Tumulus: OS Grid Reference – SD 4596 6425
Various ways up this old hill, visible from all angles it seems. I came up via the housing estate near where us friend lives, near Bare Lane Station, through the houses and up the footpath. But you can just as easy (if not easier) walk up from the country lane and fields beneath its eastern side. Much nicer!
Archaeology & History
As many northerners will tell: gerrin information from the Lancashire archaeologists about prehistoric sites is troublesome (must be Southerners running the show!). There’s tons of stuff in this good county, but archaeo-info is pretty poor on the ground. This great old tomb for example, is designated as a “round barrow” on the Lancashire County Council monuments and records listing, but there’s no other info telling when it was dug, who by, the size of the tomb, what was found here, etc. Pretty poor to be honest (c’mon chaps – get yer fingers out!). The best info on-line comes from the more dedicated amateur enthusiasts.
A local historian told us that there was nowt up here, but my nose told me otherwise — so up we tramped! It was pretty obvious once we’d got to the top here, that some ancient mound had been built up.
“This has all the hallmarks of a tomb,” I said.
The spirit of the ancestor herein (whoever s/he was) had excellent views and flights to numerous important hills 360° all round here. A perfect place for a tomb! And when we returned into the Darklands of our Yorkshire abodes, we found this notion to be true. Marked on early OS-maps as a tumulus, next to the tell-tale giveaway route of Barrow Lane, there are passing mentions of it in a couple of old local history books I’ve come across, but I’ve yet to find much more about it. It’s a fine mound and of decent size, well worth checking out if you’re in the area. Once I get more details of the archaeological finds from here, I’ll add the data to TNA (but based on past performances and responses from Lancashire archaeo’s, I wouldn’t hold your breath…)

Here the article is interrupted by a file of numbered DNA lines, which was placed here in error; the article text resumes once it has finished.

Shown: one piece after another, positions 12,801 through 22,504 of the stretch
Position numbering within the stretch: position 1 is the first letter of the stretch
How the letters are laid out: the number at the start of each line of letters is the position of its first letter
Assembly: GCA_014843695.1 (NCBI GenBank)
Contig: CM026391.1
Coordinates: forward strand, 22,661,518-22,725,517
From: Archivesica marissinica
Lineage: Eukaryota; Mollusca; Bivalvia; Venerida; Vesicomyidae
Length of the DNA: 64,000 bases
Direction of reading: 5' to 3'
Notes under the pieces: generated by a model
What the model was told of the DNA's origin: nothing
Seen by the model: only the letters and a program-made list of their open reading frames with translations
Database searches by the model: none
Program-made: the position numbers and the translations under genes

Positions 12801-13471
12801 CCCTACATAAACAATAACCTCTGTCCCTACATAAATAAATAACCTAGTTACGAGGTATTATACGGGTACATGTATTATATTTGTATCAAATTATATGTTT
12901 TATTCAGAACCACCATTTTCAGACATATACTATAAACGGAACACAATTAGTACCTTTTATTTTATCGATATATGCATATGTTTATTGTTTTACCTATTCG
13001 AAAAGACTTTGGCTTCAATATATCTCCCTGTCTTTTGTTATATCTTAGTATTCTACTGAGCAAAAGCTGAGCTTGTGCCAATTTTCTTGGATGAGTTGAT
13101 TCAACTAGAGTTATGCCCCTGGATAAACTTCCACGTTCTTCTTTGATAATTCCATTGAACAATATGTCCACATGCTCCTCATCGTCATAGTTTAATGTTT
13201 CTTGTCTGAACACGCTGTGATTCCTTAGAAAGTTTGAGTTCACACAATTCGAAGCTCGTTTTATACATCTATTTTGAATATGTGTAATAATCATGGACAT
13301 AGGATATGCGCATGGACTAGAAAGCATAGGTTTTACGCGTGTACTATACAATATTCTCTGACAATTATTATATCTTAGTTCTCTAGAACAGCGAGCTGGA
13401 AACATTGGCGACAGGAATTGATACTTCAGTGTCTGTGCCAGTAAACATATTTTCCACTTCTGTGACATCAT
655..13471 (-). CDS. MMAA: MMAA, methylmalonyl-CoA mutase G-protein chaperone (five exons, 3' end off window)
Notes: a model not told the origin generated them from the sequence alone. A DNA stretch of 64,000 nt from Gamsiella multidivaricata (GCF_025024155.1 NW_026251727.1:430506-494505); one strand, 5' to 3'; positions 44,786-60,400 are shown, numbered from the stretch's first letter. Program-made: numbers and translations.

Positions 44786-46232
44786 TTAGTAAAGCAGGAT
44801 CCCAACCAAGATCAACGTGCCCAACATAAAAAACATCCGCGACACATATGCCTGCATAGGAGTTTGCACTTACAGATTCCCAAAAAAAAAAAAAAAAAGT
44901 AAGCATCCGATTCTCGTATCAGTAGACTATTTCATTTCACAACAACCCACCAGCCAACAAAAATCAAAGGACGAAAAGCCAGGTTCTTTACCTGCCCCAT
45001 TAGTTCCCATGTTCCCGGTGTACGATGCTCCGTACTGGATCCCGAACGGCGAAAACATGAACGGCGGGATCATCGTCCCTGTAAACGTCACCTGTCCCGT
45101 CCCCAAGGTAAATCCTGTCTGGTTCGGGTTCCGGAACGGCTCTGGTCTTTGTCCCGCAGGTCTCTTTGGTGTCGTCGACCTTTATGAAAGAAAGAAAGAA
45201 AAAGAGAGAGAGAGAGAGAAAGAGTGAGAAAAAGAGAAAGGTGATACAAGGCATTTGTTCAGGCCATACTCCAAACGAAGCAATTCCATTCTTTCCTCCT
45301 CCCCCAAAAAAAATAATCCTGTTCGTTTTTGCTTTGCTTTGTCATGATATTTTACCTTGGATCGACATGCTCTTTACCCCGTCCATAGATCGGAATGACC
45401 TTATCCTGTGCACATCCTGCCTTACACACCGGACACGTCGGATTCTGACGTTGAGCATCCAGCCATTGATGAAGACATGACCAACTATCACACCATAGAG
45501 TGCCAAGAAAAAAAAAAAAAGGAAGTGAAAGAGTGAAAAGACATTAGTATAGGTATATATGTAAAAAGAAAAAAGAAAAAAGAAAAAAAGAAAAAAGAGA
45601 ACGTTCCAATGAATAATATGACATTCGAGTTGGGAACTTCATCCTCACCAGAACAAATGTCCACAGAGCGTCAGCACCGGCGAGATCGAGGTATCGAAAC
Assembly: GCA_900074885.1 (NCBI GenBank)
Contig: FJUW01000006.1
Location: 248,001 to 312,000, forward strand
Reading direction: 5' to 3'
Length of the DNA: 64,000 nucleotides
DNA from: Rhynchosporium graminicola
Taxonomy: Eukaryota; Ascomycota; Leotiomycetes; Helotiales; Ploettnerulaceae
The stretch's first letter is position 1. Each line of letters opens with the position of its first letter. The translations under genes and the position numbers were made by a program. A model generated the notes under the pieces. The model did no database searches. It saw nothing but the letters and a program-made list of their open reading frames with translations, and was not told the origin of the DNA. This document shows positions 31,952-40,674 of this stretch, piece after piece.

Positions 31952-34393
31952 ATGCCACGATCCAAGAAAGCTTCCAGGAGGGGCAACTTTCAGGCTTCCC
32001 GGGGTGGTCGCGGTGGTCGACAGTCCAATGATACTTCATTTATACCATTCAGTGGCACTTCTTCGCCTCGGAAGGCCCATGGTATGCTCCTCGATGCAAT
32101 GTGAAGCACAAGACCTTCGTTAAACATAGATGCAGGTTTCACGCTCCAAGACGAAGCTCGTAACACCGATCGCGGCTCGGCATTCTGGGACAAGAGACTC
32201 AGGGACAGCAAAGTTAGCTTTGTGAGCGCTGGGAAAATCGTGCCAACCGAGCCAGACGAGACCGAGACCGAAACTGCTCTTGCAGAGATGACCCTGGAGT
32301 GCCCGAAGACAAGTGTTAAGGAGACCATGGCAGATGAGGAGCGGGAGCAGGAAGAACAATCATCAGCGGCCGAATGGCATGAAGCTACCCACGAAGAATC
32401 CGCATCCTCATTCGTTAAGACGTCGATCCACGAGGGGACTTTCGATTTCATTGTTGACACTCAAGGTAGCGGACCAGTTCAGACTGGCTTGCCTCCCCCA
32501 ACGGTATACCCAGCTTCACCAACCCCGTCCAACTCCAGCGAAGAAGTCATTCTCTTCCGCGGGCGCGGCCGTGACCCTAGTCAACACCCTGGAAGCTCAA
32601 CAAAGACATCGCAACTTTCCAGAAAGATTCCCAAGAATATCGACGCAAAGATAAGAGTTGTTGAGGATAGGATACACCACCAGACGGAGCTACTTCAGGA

And for any Morecambe historians who might be able to find more: what — if anything — is known of the ‘Fartle Barrow’, now swallowed by the encroachment of the sea, just a few hundred yards west of here?
In days of olde, this site was an old moot or meeting hill: one of the northern Law or council meeting hills. Quite how far back this gathering tradition up here goes, aint known. We do know however that there was a christian tradition enacted here, at Easter, of local church doods taking a cross up the top of the hill (does anyone know the story behind the old Cross Hill, half-a-mile south of here?). There’s obviously quite a lot more pre-christian activities occurrent round here than has been previously thought.
© Paul Bennett, The Northern Antiquarian